or if you really need those compute/memory and storage that you buy?
    Chances are the the $5/1000gb accounts are not really able to give you much the resources needed to run a professional website. The speed of your site would be dependant on how busy your neighbours on the server are, and the uptime of your service dependent on how stabile the hardware you reside on is...
    I was only making a comparison to what the previous poster used - shared hosting. Anyone who's serious about running a dedicated website will immediately bypass shared hosting with so many VPS options available - you should know that better than anyone being a VPS reseller using SoftLayer's network. VPS eliminates the stability and unfairness suffered by other customers.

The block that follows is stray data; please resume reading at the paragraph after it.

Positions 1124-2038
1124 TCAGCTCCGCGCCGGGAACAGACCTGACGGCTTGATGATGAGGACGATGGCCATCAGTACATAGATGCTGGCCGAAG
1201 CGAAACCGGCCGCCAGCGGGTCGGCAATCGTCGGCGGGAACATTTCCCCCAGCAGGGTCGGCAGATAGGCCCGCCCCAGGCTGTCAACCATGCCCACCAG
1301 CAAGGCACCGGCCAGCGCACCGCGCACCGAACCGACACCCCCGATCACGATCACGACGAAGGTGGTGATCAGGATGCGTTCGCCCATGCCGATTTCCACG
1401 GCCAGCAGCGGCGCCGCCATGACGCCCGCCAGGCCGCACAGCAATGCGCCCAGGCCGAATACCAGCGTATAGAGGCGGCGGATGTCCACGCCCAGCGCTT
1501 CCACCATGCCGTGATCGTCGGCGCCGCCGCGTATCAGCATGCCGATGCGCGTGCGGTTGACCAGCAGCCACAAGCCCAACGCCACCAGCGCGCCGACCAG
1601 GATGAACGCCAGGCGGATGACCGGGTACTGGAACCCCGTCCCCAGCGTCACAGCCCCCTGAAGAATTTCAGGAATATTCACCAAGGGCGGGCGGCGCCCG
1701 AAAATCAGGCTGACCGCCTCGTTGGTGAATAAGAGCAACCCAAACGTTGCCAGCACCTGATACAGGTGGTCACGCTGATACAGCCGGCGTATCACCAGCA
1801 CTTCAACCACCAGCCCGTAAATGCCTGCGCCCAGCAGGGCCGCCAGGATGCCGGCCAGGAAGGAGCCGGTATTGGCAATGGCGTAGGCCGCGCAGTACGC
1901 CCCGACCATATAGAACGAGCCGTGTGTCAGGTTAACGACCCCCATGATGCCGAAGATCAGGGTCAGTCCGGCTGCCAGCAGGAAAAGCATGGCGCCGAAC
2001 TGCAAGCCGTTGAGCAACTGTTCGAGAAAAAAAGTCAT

Just about a week ago, I got a VPS node with 256MB RAM, 80GB of disk space, and access to two threads of an Intel Core i7. The disk space and RAM is dedicated, and the CPU is obviously shared. Cost monthly is $20. From SoftLayer, iSCSI disk space (what you pay for their cloud solution) for JUST the disk space is $60 a month - add on top of that pennies per cycle or whatever they're charging for and you're brochureware website will be costing $100+ a month very easily. That's one and a half 80GB hard drives per month that you could have just bought yourself at current market value. Heck, buy a RAID card and in two months you can upgrade to dual drive RAID. Colo the box for $50 a month. You're still less expensive per month and you've got your own compute, memory and bandwidth resources all inclusive.